To What Extent Is There a Democratic Deficit in the Uk? Essay

1210 Words Oct 27th, 2012 5 Pages
Government & Politics Essay
To what extent is there a democratic deficit in the UK?

There is an argument that the government has the power and right to change laws and represent people without necessarily having to be elected. This can also be known as ‘Democratic deficit’. An example of democratic deficit is the House of Lords. The members in the House of Lords aren’t elected but they get to make laws and represent the people. The members in House of Lords are usually given their seats hereditarily so many people found it unfair that they’re not elected into the Parliament but they can make decisions and laws
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The EU being an example of democratic deficit can be argued both ways one being bad for people because they can make laws that the people don’t like but they have to follow them regardless and the other being the fact that the EU makes laws that helps the country as a whole such as education and health.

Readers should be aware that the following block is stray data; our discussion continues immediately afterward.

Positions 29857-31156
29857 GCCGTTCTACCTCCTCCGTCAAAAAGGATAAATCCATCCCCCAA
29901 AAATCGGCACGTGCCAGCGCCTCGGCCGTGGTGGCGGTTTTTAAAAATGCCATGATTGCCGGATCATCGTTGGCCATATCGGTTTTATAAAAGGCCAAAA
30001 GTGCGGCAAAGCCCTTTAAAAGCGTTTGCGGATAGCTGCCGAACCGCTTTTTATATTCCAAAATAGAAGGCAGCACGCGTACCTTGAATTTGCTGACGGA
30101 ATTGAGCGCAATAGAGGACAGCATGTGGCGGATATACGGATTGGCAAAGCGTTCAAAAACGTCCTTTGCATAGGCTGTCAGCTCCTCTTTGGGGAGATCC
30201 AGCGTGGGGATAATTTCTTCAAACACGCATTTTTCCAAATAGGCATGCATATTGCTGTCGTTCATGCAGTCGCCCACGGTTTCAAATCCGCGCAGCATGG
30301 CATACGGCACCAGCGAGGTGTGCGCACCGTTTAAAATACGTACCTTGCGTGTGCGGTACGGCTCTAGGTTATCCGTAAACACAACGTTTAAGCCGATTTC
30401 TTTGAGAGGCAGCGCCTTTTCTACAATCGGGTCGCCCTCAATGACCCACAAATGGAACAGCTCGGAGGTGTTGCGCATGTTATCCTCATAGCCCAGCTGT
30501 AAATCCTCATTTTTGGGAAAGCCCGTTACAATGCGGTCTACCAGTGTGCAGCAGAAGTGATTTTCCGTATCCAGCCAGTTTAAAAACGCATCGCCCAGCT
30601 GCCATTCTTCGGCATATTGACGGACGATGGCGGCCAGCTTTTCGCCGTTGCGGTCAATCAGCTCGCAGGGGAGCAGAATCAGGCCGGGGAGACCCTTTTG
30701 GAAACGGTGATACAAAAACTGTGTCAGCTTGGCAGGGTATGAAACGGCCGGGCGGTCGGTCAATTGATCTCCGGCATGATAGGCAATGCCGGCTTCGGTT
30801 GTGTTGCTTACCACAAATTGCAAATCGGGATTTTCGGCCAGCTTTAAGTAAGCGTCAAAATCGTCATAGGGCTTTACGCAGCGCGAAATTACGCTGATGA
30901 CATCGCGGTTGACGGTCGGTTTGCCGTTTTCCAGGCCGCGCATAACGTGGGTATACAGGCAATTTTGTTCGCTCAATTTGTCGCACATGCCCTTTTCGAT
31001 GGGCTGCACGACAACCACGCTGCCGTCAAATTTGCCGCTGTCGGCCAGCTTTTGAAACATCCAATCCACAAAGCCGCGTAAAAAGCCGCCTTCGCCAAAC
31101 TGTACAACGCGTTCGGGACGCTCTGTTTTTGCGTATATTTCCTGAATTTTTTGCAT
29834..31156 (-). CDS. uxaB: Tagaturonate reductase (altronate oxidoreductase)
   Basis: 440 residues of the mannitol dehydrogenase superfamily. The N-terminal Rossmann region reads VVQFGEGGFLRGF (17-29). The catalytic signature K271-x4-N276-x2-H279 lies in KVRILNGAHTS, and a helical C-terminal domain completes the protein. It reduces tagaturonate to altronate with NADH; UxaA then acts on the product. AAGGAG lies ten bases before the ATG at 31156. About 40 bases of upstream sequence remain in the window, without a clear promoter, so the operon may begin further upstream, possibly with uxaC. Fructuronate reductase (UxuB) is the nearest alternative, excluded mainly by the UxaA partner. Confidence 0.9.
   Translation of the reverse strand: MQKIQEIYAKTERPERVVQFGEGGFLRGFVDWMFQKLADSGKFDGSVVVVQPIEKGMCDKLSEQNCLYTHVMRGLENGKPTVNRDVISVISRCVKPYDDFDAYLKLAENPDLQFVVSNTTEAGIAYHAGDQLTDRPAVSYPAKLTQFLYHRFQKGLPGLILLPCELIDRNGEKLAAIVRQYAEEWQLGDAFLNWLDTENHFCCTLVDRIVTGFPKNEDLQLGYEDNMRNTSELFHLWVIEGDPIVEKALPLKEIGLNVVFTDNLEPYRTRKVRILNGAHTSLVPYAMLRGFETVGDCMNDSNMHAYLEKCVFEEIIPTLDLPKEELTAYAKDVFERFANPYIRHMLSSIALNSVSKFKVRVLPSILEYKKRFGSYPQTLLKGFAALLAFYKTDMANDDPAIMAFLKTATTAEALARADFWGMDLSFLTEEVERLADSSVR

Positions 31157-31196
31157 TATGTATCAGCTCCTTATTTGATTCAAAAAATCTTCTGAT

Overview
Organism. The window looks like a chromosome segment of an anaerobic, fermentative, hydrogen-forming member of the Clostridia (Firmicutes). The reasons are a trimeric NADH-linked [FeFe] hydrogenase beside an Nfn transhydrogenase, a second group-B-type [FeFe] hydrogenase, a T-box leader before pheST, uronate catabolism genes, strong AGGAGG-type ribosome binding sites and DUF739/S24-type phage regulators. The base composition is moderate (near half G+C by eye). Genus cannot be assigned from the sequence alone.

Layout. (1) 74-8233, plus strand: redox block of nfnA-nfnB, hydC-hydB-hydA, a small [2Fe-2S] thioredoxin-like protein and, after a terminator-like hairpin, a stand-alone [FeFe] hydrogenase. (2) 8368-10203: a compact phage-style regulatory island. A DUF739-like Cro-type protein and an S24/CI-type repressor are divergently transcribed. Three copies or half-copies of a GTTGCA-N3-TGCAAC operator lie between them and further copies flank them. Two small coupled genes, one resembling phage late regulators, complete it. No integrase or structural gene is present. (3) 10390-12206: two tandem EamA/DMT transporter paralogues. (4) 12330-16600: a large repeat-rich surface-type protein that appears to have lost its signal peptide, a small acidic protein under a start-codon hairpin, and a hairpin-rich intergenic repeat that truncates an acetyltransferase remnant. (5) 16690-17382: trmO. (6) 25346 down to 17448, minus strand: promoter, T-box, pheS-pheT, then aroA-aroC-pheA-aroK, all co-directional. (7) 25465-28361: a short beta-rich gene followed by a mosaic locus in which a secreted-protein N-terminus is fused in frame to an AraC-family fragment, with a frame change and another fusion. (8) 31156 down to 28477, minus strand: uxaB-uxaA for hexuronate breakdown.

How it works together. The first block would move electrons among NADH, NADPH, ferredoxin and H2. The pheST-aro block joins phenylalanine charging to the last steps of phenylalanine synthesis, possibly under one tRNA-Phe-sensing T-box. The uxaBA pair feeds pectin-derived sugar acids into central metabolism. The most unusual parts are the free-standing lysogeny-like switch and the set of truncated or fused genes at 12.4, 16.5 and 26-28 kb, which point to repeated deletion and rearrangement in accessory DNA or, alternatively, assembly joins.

Judges can be said to be an example of democratic deficit because they aren’t elected by the people but they can make decisions that affect people’s lives. Judges can direct a verdict, they can interpret and apply the law and they can even make laws in some cases and all without even being elected. Some people may see this as unfair because judges can be biased and judgemental and sentence someone to more years than they deserve because they know that they can’t be fired. However, some people may disagree with this because judges do what’s best for the society and for the people and if they didn’t sentence harshly or fairly, criminals would be out in the public repeating their